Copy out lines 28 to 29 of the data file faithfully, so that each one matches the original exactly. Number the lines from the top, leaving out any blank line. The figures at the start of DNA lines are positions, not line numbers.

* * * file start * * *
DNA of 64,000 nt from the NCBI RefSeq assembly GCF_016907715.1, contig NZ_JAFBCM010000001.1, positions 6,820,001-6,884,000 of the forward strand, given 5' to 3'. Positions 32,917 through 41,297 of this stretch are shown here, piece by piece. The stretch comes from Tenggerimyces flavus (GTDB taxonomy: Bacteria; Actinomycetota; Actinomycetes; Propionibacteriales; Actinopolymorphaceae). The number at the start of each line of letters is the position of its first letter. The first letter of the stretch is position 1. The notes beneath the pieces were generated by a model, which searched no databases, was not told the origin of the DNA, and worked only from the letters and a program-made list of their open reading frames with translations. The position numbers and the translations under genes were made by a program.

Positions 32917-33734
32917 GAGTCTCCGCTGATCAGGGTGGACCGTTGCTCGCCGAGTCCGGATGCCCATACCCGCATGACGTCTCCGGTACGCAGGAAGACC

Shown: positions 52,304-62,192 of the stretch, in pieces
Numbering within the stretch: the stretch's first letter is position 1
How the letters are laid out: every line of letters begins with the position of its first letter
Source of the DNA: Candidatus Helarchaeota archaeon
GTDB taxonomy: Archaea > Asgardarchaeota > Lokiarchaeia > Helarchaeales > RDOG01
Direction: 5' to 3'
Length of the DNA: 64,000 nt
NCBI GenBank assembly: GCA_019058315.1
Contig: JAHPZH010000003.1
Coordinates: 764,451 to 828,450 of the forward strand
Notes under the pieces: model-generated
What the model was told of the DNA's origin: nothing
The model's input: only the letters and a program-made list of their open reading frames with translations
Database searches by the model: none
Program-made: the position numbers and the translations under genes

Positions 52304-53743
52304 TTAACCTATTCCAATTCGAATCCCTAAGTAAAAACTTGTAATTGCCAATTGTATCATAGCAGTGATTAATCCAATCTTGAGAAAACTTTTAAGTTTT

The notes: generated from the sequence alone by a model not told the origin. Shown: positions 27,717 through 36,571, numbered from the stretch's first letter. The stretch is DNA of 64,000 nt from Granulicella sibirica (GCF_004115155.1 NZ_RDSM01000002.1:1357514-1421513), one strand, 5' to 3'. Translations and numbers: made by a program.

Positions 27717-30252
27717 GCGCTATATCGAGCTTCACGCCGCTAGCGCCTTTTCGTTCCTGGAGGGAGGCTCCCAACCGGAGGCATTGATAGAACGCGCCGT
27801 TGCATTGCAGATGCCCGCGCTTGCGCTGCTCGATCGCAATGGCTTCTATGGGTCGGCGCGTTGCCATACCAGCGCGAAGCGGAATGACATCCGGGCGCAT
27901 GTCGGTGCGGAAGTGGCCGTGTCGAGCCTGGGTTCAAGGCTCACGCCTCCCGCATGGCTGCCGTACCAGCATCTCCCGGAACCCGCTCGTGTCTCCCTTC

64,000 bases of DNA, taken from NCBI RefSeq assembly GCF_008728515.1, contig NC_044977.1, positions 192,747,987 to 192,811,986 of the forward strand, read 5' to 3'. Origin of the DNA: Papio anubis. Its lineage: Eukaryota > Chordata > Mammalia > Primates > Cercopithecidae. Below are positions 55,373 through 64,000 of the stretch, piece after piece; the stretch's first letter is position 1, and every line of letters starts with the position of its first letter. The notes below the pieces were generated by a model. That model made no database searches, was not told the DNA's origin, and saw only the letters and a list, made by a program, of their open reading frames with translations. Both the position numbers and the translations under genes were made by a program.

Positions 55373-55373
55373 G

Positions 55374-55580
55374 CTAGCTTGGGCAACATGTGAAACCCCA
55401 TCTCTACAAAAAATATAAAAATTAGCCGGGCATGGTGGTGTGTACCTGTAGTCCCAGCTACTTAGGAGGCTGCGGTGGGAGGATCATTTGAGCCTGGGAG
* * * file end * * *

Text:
55373 G

Positions 55374-55580